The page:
This week’s recipe can be found here: Hoisin-Glazed Pork Belly and Five Spice Mashed Sweet Potatoes. I left out the greens, forgot the five-spice, and (*gasp*) had no wine. But this came out wonderfully.
As I type this, the scents of salty Asian flavors–soy sauce, fish sauce, hoisin–combined with sweet molasses and brown sugar slathered on fatty pork belly have permeated the whole house. I’m sure they’ll also attach themselves to the gym clothes I have laid out for tomorrow morning, so I can make myself hungry again while I work out (which is much needed after pork belly and mashed sweet potatoes with heavy cream).
It’s a rough life.
As for the writing, this week wasn’t bad–about 1,300 words a day on average. I was happy to put a short story together in three days that really seemed to work (according to my wife) and get my initial Learning How to Learn Fiction blog post in. Novel #1 did hit a bit of a snag as I entered what may be the sagging middle, but I soldiered on and skipped ahead to a scene that was calling me, putting me back in the fictive dream. That’s the beauty of this writing gig–we can jump in and out of the timeline so that we’re never really stuck.
Speaking of the fictive dream, this was a term brought up by the excellent speaker we had at my local writer’s meeting this past Saturday: David Putnam. He’s an ex-law enforcement officer who’s worked in everything from Investigations to Narcotics to SWAT. He writes in many genres, but primarily police procedurals and has received blurbs and accolades from the likes of Michael Connelly to T. Jefferson Parker.
What I love about David are four things:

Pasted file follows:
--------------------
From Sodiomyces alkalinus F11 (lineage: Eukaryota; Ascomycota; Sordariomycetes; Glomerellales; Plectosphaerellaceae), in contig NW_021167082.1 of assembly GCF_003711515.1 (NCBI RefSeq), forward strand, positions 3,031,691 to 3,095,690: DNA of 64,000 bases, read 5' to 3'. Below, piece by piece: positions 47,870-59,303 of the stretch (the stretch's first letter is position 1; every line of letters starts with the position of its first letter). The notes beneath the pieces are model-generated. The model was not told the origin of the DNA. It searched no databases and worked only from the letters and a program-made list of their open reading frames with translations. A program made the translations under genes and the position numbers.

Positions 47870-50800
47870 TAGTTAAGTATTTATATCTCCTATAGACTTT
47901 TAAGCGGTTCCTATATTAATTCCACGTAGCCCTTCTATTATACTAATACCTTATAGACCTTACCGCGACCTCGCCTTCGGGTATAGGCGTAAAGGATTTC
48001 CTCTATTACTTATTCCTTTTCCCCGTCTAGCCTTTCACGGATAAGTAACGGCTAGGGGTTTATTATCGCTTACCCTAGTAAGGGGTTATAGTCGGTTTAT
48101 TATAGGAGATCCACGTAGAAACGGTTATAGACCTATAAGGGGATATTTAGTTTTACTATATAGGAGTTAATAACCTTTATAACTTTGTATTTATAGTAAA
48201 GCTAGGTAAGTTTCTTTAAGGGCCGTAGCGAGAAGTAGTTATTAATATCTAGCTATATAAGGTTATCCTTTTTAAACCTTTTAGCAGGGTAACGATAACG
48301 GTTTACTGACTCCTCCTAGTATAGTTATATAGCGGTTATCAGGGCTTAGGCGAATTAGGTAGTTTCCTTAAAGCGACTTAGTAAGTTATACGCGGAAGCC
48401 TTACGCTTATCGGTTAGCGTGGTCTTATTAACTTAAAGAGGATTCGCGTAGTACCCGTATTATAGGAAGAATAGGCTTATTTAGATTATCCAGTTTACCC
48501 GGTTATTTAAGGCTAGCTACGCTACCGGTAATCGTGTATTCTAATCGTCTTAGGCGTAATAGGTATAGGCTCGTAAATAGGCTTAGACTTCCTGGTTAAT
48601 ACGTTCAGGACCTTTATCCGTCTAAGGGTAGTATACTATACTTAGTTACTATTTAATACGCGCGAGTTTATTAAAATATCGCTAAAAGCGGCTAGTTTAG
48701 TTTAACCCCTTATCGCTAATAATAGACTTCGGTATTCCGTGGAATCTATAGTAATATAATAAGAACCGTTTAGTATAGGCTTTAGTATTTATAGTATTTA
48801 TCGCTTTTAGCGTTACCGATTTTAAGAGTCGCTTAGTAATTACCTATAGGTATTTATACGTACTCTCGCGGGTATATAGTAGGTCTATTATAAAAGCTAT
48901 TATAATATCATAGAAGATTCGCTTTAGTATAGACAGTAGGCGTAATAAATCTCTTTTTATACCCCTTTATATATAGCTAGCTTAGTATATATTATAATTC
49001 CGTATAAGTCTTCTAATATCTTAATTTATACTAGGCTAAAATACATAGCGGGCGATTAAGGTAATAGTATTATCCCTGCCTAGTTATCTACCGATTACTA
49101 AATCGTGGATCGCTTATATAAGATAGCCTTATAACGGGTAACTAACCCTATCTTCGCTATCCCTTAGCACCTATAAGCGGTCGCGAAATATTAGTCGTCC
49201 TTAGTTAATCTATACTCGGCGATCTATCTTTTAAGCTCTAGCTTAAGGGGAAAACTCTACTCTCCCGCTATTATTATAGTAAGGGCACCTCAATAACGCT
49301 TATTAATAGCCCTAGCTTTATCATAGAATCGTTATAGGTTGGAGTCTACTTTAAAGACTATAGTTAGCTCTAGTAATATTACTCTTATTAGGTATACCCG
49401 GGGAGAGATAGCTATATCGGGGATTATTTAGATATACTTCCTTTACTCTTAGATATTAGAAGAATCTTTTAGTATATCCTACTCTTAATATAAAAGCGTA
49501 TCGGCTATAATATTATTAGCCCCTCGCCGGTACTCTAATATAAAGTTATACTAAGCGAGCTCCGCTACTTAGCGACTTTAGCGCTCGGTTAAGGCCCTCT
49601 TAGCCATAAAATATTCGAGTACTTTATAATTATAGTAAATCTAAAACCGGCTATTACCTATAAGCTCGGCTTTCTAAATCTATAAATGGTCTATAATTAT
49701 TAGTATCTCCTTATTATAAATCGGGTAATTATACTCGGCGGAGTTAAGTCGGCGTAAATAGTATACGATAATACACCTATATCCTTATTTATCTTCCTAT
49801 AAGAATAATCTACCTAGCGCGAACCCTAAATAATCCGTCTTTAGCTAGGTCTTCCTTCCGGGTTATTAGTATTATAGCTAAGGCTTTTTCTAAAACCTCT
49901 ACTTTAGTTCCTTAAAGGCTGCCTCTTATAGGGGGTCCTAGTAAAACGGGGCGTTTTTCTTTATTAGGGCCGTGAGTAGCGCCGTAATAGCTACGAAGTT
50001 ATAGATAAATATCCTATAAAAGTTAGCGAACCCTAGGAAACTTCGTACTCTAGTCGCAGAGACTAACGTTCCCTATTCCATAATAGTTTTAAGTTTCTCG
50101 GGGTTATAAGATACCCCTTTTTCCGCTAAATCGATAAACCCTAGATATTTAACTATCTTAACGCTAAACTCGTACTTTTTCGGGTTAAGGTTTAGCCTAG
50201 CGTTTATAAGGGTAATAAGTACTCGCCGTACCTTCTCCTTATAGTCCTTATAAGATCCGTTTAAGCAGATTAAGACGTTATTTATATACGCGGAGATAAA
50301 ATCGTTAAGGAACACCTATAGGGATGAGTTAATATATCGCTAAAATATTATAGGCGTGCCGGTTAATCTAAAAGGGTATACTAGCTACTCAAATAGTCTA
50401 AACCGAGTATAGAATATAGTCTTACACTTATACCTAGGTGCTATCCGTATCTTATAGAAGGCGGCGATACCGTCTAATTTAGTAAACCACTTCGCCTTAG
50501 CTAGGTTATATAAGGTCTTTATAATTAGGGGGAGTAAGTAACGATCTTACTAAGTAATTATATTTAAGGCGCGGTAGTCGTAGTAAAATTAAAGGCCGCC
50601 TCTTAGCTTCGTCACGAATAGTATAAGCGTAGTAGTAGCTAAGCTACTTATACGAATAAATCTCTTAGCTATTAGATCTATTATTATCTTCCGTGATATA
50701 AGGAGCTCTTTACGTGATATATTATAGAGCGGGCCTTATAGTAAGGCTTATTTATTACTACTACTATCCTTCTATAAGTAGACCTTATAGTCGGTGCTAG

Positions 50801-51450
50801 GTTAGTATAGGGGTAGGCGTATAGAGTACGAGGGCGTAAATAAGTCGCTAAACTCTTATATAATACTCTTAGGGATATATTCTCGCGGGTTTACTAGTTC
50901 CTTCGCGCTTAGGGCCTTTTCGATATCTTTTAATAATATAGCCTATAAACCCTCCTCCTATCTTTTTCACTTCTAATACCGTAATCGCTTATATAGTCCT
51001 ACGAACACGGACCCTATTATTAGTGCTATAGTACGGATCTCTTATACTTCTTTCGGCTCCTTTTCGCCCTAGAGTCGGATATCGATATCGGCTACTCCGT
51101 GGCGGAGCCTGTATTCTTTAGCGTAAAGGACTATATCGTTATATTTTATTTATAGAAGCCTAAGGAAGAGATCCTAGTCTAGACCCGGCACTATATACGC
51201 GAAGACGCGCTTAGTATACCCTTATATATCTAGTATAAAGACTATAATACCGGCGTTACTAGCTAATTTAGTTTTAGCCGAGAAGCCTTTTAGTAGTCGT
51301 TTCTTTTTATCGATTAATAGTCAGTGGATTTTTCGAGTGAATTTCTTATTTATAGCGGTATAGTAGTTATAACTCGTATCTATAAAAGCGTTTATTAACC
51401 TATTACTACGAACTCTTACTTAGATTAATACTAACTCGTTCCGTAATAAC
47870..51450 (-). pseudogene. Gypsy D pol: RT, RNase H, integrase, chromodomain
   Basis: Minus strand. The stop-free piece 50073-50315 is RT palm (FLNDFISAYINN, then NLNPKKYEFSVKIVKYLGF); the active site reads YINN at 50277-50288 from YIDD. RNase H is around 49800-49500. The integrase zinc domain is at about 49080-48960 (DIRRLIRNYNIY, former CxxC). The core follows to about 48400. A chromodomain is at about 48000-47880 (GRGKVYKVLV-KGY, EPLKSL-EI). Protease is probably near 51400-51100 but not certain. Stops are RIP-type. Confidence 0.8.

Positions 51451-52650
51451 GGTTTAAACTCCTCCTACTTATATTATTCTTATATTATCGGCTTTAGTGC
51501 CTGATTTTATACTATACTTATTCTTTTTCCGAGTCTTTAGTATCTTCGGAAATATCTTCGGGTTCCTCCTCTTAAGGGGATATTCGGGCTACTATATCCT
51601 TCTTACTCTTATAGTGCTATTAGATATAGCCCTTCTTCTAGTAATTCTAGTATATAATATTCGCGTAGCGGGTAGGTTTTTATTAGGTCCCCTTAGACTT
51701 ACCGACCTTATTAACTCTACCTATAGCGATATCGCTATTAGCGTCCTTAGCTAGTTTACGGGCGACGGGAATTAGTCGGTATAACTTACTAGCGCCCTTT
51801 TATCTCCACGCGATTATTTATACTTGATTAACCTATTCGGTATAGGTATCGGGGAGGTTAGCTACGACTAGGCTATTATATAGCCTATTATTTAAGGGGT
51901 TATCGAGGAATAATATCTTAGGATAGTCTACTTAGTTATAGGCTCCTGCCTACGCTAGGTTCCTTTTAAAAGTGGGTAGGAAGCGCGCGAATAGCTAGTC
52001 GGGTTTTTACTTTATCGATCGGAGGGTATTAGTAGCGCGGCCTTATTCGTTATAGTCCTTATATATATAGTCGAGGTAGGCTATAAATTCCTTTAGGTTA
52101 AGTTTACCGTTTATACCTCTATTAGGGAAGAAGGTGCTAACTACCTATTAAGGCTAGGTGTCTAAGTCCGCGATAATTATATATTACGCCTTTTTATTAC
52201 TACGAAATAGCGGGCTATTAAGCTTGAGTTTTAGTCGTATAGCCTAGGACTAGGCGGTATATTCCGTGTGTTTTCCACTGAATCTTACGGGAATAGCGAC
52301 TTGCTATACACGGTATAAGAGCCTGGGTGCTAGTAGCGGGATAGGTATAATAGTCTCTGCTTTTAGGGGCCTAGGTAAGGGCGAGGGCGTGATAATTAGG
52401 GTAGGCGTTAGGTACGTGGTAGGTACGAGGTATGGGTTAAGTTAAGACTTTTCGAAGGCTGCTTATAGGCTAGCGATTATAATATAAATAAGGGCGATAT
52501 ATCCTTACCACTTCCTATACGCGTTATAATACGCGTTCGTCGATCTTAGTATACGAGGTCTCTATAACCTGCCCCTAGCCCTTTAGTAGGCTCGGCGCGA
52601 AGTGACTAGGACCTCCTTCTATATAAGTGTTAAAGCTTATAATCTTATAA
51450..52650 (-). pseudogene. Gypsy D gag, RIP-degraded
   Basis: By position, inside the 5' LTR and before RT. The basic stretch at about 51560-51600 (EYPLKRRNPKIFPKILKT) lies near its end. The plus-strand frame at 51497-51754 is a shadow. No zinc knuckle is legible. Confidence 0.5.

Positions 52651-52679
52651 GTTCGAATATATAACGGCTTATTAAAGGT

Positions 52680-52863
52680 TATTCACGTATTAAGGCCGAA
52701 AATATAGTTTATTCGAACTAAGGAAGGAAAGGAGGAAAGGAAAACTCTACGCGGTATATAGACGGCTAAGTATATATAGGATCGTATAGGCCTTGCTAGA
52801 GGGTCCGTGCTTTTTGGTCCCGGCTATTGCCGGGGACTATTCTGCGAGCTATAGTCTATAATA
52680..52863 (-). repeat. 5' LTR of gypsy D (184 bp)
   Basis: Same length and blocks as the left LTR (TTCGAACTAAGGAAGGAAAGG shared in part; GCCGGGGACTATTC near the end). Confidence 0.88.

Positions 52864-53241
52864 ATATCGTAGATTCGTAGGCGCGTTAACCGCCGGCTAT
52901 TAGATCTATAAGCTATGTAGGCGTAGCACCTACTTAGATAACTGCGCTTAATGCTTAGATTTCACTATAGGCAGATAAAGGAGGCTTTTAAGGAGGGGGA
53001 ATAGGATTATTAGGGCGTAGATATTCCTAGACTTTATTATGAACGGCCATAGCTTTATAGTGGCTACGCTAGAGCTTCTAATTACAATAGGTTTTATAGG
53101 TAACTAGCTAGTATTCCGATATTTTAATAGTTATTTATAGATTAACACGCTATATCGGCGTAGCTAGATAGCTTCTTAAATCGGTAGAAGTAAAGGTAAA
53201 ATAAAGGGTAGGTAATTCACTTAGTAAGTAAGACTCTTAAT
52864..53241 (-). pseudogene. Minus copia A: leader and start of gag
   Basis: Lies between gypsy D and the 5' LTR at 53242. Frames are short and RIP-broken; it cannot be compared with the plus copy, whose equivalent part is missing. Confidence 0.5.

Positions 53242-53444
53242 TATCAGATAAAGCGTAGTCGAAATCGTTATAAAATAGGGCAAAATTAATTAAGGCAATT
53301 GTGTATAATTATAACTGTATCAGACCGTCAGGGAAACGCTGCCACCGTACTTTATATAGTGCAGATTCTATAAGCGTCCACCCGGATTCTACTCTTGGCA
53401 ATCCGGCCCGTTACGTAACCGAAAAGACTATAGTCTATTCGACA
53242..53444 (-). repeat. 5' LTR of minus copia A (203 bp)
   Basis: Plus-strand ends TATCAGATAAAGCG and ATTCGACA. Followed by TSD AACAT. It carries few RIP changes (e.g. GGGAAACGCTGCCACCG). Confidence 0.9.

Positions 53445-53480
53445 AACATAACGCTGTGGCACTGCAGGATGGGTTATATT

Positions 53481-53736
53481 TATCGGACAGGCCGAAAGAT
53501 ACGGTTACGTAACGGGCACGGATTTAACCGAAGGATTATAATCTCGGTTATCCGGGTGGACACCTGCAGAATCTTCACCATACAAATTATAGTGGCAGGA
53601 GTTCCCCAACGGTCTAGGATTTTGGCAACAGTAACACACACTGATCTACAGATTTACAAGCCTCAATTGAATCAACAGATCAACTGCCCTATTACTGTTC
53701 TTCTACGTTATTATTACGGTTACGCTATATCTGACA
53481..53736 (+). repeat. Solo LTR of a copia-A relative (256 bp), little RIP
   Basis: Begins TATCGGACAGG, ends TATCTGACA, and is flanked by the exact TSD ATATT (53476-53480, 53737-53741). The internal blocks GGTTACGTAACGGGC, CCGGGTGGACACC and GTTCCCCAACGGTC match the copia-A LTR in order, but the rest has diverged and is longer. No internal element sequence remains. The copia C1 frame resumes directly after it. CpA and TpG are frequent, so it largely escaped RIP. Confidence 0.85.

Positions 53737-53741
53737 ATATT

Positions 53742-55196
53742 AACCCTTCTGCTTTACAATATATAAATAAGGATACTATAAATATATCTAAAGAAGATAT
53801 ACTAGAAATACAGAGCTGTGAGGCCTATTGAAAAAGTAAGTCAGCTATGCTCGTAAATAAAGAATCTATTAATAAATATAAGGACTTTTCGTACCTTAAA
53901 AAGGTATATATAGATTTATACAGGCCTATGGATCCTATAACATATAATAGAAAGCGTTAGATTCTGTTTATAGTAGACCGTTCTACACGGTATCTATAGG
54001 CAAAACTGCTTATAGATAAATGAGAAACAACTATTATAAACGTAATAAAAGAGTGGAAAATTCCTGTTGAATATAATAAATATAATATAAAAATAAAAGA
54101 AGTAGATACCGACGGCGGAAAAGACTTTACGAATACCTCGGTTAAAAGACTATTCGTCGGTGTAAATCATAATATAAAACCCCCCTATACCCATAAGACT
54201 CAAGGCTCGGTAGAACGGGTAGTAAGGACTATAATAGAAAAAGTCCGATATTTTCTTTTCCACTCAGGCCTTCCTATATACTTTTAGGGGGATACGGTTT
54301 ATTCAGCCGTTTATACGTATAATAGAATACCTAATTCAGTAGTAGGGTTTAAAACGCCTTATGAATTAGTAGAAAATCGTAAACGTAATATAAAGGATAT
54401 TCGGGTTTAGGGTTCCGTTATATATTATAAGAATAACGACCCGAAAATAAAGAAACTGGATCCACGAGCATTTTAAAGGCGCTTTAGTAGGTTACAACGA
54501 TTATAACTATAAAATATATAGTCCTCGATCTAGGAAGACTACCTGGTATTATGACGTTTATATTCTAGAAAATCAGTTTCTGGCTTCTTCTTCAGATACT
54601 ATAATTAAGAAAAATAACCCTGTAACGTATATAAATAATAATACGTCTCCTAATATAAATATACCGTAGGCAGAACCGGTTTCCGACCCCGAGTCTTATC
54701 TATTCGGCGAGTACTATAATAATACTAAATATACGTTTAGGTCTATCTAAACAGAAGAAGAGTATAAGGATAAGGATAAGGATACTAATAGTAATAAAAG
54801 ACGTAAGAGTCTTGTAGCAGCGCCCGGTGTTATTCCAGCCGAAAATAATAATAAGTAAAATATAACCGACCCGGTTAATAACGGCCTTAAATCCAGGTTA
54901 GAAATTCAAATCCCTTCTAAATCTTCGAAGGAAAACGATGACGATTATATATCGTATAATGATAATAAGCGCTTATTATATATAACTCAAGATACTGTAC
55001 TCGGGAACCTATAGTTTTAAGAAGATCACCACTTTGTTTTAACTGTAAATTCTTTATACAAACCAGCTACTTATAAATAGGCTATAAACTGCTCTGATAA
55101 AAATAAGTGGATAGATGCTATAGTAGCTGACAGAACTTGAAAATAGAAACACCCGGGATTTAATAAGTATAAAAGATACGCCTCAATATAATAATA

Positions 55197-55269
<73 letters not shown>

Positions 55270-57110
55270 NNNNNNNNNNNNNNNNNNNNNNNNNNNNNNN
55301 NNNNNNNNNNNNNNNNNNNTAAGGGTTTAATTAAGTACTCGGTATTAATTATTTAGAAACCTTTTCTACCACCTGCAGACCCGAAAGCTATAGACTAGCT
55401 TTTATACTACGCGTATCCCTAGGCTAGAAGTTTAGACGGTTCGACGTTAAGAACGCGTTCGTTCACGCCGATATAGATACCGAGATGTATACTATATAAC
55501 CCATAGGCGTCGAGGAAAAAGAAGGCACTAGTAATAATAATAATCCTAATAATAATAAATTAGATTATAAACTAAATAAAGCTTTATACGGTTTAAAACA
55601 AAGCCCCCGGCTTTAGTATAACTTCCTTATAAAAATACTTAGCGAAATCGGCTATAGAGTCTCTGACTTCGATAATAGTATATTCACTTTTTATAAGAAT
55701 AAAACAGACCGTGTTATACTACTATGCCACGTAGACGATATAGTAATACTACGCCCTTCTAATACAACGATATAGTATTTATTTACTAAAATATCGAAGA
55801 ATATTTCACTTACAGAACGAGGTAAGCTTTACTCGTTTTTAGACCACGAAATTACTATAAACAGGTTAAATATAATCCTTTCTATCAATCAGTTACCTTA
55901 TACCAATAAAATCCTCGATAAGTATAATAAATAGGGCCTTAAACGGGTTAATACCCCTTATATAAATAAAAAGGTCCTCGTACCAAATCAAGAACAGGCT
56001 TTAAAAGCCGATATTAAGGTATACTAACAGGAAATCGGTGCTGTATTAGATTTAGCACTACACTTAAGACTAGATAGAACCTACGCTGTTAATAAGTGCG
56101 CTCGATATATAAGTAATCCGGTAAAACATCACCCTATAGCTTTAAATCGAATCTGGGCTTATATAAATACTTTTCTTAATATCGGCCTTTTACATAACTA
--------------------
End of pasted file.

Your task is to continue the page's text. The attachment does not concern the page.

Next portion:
One, his level of perseverance is unreal. It took him 38 novels to finally hook an agent and publisher. He just kept writing and writing, starting on notebooks he kept in the front of his squad car while waiting to be called in to assist on drug busts.
Two, his process seems to mesh very well with mine. He’s a clean-single-draft writer who uses the cycling process. He doesn’t outline, which is another avoidance I’ve found that keeps me writing–it’s like we’re reading our stories for the first time which is what makes them so exciting.
Third, he’s consistent. He wakes up at 4:00 AM every day and get in at least 1,000 words.
And last, but certainly not least (because this is how I knew David was a real pro)–he suggested that more than once, he’s written a story where he’ll get to the end, maybe 70,000 or 80,000 words in, and decide he finally knows his character–and then start completely over without looking at everything he’d just written. This is one author who understands that words are just words and what really matters is getting it right.
Inspiring! I can’t wait to get to that level of confidence, but I guess the first step is awareness. 🙂
Hope you all had a wonderful week and if you’re in the US, Happy Martin Luther King Jr. Day!